Ji Chang and Ji Fa -- Creators of the Longest Dynasty in History of China
Father of Ji Chang (1152 B.C. — 1056 B.C.), the former lord of Zhou clan, was sabotaged and captured by Shang’s current king (Di Xin’s grandfather); he soon was dead in prison.
Ji Chang then inherited as the next lord and started to prepare for revenging.
He attracted many civilians to move to his land because of his benevolence personality and policy, extended the territory by defeating or allying many nearby regions and nominated an intelligent person Jiang Shang (or Jiang Ziya) as the important minister.
Ji Chang once was captured in Shang’s capital city by King Di Xin, for having conquered many small regimes and increasing authority among other lords.
Later Chang’s sons and Jiang Shang paid many tributes to Di Xin in exchange for Chang’s freedom; Di Xin was satisfied about their tributes and “loyalty” and released Chang soon.
After Chang passed away, his son Ji Fa (1085 B.C. — 1041 B.C.) inherited his title and became next lord of Zhou. He continued to respect Jiang Shang as his important minister and getting ready to revenge.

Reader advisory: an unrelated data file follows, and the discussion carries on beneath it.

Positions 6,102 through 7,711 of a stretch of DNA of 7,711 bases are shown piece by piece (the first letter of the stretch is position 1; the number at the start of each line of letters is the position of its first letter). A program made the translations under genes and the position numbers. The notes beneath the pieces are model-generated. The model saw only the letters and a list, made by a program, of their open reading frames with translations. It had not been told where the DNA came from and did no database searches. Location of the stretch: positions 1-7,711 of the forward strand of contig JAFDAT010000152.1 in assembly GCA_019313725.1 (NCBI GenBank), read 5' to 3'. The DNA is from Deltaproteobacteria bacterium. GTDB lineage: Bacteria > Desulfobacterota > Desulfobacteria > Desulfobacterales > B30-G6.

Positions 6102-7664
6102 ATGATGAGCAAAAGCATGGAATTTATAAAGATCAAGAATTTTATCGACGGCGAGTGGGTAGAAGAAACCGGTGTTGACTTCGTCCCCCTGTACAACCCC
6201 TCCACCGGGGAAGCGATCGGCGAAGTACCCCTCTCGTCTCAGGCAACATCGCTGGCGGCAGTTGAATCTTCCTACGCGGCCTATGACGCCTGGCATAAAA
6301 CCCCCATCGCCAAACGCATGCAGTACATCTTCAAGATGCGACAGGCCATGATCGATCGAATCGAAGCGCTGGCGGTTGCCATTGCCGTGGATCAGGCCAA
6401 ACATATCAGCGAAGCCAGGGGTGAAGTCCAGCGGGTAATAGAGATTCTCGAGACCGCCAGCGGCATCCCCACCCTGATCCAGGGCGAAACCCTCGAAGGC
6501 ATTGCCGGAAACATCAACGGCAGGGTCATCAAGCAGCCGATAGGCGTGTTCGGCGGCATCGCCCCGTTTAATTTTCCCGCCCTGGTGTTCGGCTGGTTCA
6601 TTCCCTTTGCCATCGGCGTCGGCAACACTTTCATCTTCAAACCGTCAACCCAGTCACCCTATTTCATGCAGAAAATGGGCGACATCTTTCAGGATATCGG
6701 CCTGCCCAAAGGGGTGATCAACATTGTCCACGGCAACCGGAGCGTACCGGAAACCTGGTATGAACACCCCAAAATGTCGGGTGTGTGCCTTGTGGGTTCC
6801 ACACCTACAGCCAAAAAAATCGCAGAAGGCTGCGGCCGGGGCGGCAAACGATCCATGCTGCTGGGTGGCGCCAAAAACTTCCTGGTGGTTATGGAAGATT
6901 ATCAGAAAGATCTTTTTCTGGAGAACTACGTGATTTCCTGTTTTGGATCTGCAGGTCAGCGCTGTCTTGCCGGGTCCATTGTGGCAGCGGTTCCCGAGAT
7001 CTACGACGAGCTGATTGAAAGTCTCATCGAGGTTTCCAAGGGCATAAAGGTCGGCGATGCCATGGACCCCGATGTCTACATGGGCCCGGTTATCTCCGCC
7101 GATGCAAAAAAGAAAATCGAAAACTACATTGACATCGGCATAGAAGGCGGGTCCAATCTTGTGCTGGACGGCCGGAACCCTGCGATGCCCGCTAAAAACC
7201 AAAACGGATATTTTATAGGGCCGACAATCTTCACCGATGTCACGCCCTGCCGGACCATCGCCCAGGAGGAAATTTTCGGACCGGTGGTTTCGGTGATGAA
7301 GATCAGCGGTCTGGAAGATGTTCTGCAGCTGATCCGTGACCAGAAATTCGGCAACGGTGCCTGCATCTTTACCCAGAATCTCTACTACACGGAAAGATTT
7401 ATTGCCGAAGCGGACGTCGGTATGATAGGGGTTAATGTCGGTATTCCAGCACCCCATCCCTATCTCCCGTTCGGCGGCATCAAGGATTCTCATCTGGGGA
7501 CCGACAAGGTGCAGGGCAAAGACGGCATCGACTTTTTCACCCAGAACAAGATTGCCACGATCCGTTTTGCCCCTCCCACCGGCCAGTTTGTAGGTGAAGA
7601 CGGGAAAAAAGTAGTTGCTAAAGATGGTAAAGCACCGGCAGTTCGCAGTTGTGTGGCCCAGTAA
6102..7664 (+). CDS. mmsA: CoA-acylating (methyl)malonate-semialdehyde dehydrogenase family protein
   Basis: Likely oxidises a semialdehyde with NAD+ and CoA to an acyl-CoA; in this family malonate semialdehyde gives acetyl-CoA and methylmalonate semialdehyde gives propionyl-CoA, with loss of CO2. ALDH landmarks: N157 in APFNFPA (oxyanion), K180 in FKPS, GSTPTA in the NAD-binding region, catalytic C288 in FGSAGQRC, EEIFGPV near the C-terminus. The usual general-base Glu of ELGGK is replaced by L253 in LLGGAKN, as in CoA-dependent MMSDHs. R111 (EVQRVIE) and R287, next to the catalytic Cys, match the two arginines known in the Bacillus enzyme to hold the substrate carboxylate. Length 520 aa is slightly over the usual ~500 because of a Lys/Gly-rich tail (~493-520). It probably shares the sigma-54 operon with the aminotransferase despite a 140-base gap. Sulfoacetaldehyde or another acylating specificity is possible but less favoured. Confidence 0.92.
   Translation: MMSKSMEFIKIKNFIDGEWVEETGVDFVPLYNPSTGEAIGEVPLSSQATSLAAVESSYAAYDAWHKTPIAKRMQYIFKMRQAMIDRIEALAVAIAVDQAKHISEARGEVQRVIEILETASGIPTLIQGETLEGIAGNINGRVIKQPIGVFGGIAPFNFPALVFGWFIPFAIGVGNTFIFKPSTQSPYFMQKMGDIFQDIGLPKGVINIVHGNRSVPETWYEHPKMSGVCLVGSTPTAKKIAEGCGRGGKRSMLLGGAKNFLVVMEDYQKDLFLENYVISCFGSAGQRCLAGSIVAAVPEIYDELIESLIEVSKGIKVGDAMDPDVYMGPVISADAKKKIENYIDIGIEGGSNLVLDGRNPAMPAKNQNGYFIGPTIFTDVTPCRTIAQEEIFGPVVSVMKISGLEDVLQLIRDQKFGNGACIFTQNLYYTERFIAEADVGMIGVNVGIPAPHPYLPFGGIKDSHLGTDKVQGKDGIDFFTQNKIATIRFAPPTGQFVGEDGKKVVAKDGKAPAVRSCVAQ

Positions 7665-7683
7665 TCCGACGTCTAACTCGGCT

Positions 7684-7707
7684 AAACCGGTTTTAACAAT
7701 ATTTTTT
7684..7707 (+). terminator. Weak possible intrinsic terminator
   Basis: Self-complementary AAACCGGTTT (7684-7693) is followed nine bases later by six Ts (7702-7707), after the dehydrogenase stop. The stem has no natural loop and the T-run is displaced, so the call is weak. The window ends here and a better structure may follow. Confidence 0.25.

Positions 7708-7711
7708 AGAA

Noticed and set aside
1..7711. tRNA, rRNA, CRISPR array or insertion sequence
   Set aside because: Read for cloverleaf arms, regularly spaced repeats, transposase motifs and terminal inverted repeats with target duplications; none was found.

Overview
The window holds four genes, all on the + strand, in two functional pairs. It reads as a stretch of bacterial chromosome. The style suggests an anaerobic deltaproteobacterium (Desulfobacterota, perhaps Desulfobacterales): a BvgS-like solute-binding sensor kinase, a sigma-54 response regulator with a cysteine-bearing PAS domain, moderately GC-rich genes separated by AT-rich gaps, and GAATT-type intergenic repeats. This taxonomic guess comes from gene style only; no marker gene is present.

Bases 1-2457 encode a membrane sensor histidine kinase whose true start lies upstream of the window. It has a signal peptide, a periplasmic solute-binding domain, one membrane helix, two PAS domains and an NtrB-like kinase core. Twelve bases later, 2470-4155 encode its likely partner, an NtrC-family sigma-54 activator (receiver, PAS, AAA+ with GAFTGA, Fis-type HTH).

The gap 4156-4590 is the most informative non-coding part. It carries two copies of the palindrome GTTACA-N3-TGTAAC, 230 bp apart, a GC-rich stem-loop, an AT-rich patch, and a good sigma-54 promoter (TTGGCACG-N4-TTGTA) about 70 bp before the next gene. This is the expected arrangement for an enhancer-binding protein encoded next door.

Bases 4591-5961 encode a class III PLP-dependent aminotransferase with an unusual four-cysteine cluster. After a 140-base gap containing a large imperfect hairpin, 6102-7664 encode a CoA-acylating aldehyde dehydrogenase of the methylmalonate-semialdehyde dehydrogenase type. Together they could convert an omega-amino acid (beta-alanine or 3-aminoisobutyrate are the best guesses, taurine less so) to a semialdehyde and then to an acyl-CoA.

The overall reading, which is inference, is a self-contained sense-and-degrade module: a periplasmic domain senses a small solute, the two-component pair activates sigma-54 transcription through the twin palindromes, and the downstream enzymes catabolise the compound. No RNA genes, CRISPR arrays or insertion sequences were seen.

Soon they found the King Di Xin sent his major army to fight far away; so they decisively attacked Shang’s capital city and won.
After they perished Shang Dynasty officially, Ji Fa established his new empire, the Zhou Dynasty. His late father Ji Chang was respected as the first king (King Wen of Zhou) and himself as the second (Zhou Wu Wang, King Wu of Zhou).
He also established a more centralized political management system, which granted the king more powers and strengthened the consolidation of the whole kingdom.
Decades later, Ji Fa passed the throne to his first son and asked his brother to assist the new king.
In the following 40 years, a whole system including worship ceremony, strict hierarchy and social estate, rules and regulations was built.
This was the first flourishing age of Zhou Dynasty in the history of China, when people lived in peace and wealth and had fewer crimes.
Ji Chang and Ji Fa had a huge fan named Confucius, who thought highly of these two benevolence kings and the kingdom that they built together.
The first flourishing age of Zhou was an ideal and perfect empire in many of Confucius' articles, when kings were intelligent and caring, lords were loyal and well-behaved, civilians were diligent and stable, and everyone lived in a society with strict hierarchy and proper ceremonies.
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